Who Owns Parler? Social Media Platform Offers Safe Space for the Far Right

Social network Parler is pitched as a free speech-focused alternative to Facebook and Twitter—and it is increasingly being adopted by the far right.

Since its founding in 2018 by two men based in Henderson, Nevada—John Matze and Jared Thomson—the platform is now attracting a variety of right-wing commentators, politicians and Donald Trump supporters, while also providing a safe haven for anyone too extreme, racist or offensive for Facebook, Twitter or Instagram.

Like Gab before it, Parler is filled with the posts of those who have been removed or suspended from mainstream social platforms for violating their guidelines.

It describes itself as a "free speech driven entity" and claims not to share data with third parties, saying: "We are not regulators. We are not governors. We are a community. Parler accepts your right to express your thoughts, opinions and ideals online."

Matze and Thomson said they created the platform after becoming "exhausted with a lack of transparency in big tech [and] ideological suppresssion."

This week, chatter about Parler spiked after a meme-maker whose content was shared by president Trump last week was suspended from Twitter for copyright violations.

On Tuesday, Twitter flagged one of the president's posts for abusive behavior after previously hiding a tweet for breaking its rules on "glorifying violence."

The incidents were cited by some Twitter users as motivation for moving to Parler, which had already become the social media home of far right commentator Katie Hopkins after she was booted from the Jack Dorsey-led website last Friday.

Hopkins is far from alone on Parler, which prominently advertises users including Eric Trump, Laura Loomer and Rudy Giuliani. They are jointed by Brad Parscale, Milo Yiannopolous, Gavin McInnes, Brad Parscale, Alex Jones, Tommy Robinson and Jacob Wohl. Devin Nunes has been repeatedly promoting Parler on Twitter this week.

Spearheaded by Parscale, Trump's 2020 re-election campaign has an account under the handle Team Trump, although the president himself is absent for now.

Many of the bigger profiles appear to have significant audiences. Loomer, for example, boasts 341,000 followers, Eric Trump has 396,000, while Giuliani has 322,000.

According to Forbes, the platform claims to have more than one million users. Parler did not respond to a request for comment from Newsweek asking for statistics.

The layout of Parler is similar to Twitter, using "echoes" instead of retweets and letting other accounts tip or "upvote" posts they like, much like Reddit's comment section. A variety of popular hashtags is seen in the top corner of the main page.

When signing up, Newsweek was given the option of personalizing a profile by following websites including Breitbart News, The Epoch Times and the Daily Caller.

Who owns and runs Parler?

According to his LinkedIn page, Parler co-founder Matze has a background in software engineering, including a three month stint at Amazon Web Services in 2017. Matze has a degree in computer science from the University of Denver, the profile says.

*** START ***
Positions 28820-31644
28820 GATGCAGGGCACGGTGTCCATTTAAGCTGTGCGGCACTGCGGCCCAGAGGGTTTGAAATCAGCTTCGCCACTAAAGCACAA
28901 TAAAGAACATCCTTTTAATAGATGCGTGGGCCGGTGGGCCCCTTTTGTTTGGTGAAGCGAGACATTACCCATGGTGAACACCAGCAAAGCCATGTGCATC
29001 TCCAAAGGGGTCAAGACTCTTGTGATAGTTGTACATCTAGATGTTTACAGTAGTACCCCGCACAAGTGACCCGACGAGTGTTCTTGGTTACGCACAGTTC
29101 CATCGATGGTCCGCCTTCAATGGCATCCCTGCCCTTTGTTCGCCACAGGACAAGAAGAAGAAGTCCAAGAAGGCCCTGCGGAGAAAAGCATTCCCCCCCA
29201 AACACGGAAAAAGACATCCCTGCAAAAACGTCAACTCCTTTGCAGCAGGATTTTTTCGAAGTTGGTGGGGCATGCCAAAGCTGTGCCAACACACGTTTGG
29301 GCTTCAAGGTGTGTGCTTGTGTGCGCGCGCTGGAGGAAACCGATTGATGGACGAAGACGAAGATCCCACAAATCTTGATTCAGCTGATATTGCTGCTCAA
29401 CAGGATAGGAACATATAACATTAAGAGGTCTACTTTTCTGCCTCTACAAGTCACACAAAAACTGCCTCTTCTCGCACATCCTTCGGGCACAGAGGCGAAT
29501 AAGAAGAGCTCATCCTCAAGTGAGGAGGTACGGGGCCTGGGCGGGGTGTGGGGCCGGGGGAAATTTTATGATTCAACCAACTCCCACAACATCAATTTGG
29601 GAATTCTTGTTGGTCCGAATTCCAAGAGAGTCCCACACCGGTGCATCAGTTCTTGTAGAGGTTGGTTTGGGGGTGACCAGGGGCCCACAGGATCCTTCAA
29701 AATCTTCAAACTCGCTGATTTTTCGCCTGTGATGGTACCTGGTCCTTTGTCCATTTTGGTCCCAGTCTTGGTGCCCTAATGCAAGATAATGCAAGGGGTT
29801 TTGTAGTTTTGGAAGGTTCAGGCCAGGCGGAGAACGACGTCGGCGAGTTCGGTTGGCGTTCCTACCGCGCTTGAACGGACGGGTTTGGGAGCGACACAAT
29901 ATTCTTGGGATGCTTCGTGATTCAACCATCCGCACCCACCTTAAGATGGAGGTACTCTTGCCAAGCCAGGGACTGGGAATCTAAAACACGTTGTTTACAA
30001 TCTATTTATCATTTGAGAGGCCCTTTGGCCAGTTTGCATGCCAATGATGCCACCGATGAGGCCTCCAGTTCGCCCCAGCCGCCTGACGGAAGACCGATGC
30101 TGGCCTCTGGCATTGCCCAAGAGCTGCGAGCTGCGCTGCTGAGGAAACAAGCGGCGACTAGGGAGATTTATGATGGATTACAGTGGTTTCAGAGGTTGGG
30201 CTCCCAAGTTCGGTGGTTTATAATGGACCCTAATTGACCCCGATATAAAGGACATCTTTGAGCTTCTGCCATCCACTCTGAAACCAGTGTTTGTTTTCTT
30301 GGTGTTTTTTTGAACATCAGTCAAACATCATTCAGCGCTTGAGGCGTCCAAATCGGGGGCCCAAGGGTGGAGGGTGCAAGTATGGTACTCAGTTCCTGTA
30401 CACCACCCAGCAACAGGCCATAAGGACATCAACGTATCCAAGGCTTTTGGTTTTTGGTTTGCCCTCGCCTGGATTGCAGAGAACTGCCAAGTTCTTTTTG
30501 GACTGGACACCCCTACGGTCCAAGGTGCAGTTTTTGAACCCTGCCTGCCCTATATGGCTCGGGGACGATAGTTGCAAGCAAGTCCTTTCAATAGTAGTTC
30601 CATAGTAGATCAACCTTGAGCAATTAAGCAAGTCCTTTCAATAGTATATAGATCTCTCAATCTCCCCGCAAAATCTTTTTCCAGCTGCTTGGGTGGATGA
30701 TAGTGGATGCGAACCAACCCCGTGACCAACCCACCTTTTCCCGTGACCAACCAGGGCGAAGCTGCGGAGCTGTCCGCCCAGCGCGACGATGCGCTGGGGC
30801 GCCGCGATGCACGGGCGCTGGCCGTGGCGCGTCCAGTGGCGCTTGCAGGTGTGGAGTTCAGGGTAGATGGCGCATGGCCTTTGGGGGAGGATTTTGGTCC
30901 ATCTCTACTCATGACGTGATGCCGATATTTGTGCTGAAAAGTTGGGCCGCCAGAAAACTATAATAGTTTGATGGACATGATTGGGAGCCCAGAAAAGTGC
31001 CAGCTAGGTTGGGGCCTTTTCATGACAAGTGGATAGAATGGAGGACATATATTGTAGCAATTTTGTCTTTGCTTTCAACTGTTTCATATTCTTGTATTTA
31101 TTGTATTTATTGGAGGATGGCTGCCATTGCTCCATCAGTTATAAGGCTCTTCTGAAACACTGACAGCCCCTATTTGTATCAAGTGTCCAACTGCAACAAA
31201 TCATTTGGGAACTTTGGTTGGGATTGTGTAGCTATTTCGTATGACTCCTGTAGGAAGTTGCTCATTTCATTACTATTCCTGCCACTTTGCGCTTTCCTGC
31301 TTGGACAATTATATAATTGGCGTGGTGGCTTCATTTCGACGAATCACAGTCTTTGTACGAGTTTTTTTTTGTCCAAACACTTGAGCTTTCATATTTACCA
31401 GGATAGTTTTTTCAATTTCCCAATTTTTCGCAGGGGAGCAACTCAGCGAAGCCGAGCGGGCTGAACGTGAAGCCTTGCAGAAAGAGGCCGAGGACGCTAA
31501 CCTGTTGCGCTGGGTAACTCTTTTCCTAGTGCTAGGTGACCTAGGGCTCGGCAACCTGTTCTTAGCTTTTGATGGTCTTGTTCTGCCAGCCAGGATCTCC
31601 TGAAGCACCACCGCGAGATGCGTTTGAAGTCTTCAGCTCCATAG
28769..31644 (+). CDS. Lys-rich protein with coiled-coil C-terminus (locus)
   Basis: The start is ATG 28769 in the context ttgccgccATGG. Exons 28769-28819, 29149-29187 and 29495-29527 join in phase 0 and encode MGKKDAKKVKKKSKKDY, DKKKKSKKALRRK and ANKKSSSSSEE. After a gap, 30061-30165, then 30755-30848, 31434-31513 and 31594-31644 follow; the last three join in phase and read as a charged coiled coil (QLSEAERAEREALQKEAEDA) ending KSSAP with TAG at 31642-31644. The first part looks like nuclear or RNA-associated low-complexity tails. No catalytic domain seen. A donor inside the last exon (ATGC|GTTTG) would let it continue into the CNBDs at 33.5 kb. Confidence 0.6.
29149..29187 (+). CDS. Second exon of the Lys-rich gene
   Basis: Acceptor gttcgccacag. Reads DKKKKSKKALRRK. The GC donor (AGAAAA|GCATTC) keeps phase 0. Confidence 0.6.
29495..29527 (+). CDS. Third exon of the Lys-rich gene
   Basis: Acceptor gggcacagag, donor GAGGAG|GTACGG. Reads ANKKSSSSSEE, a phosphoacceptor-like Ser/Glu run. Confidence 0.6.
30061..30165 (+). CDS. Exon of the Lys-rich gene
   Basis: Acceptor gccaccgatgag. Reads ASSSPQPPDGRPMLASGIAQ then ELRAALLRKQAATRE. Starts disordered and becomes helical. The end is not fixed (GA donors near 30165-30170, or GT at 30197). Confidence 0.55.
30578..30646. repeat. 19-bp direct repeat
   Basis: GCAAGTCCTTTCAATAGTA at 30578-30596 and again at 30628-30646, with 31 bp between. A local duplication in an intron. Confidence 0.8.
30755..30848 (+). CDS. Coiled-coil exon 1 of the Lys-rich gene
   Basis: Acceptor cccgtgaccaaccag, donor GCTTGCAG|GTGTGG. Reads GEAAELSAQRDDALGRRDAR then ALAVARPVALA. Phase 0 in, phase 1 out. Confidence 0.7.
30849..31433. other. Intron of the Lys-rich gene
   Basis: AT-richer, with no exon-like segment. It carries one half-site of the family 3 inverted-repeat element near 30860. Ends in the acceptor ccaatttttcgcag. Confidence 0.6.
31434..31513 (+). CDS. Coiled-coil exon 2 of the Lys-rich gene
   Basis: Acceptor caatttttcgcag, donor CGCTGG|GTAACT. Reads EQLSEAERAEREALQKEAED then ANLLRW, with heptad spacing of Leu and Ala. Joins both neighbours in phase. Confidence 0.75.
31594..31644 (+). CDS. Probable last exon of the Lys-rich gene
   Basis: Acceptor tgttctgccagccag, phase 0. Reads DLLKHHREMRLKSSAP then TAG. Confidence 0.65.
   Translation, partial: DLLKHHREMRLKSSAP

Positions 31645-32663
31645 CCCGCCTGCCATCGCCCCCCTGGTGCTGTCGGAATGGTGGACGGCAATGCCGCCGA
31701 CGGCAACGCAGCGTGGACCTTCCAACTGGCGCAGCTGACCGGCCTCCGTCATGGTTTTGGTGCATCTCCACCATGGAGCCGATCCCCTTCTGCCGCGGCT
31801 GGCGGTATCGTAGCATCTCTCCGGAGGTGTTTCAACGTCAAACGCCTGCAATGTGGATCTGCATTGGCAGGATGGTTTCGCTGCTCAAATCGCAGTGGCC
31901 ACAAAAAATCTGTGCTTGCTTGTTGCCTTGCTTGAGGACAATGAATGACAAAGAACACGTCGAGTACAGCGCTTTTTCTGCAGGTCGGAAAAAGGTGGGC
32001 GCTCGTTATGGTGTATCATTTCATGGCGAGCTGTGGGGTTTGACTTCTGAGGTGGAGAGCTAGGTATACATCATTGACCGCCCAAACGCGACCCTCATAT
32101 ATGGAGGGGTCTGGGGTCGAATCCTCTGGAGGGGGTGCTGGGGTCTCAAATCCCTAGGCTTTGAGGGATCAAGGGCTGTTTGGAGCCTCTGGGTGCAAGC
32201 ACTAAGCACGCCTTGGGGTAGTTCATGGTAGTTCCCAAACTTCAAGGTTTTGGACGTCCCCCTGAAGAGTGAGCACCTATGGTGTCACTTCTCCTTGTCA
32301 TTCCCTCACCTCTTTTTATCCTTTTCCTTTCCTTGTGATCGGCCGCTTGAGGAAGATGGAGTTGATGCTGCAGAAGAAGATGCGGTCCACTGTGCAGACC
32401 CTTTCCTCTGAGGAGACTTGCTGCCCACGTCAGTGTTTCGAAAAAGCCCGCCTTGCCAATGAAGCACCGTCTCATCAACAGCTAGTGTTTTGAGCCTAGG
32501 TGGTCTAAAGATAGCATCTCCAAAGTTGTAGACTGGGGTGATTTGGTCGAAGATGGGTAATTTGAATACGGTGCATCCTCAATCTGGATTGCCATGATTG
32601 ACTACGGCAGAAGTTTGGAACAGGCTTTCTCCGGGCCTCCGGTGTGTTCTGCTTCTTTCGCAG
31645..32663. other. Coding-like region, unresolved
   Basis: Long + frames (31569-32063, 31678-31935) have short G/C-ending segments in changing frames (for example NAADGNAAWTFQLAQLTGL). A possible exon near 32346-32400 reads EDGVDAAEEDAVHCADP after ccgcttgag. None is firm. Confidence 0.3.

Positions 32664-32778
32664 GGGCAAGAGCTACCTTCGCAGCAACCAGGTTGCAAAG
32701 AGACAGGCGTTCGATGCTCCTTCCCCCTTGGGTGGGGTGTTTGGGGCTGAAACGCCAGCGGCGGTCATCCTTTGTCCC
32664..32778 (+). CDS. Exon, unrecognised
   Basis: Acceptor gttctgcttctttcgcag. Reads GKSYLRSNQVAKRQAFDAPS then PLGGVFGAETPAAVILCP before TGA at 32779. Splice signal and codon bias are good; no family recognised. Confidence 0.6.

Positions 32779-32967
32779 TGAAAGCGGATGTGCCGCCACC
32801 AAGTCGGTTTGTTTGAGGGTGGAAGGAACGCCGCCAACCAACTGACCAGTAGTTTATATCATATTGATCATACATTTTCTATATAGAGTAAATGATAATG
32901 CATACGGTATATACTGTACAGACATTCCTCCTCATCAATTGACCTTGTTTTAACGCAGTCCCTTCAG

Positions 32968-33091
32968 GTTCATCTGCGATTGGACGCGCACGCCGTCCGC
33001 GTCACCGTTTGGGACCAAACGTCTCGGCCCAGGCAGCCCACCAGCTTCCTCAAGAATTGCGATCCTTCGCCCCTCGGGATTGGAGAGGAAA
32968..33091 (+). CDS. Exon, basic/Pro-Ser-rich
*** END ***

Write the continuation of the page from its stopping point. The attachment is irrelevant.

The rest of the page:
Thomson, who is listed as the chief technology officer and backend software engineer at Parler, worked at CarePICS between 2016 and 2018, after three months at a firm called Travelport. He too has a University of Denver computer science degree.

It remains unclear how Parler will enforce its own community guidelines, which say that accounts could be terminated for copyright infringement, for example.

Users must agree to avoid spamming, support for terrorist organizations, unsolicited ads, defamation, threats to harm, blackmail, porn, obscenity, intellectual property theft, doxxing, criminal solicitation and plagiarism, according to the guidelines.

"Parler may remove any content and terminate your access to the services at any time and for any reason or no reason, although Parler endeavors to allow all free speech that is lawful and does not infringe the legal rights of others," the rules say.

For now, it remains to be seen how strict enforcement will be, or if the account holders will adhere to similar rules they previously violated on mainstream platforms.

It seems unlikely the platform's owners will take a similar approach to enforcement as Facebook or Twitter, however. Recently the company released a "Declaration of Internet Independence," urging people to abandon Twitter using the hashtag #Twexit.

An open letter fumed: "Twitter once pledged to be a public square, where all peaceful voices were promised respect and equal right to be heard."

"The people propelled Twitter to a position of great prominence. But absolute power corrupts absolutely. And Twitter has proven no different... they are now merely a publisher. And a bad, biased publisher at that. They have become a tech tyrant, stepping on our freedoms to push their agenda driven narrative," it added.

This week, responding to media criticism of the platform, Matze praised coverage from Infowars, the conspiracy-fueled site spearheaded by radio host Alex Jones.

Matze wrote: "I'm not... upset by their fake news. This is a sign that we the freedom loving people are winning. We are winning because they are resorting to throwing a tantrum because those they politically disagree with have a voice again."

According to the App Store, Parler is currently the second most popular download in the News category. It has more than 100,000 downloads via the Google Play Store.

Trump phones
People photograph Republican presidential candidate Donald Trump with their smart phones as he speaks to guests during a campaign rally at the Gerald W. Kirn Middle School on January 31, 2016 in Council Bluffs, Iowa. Christopher Furlong/Getty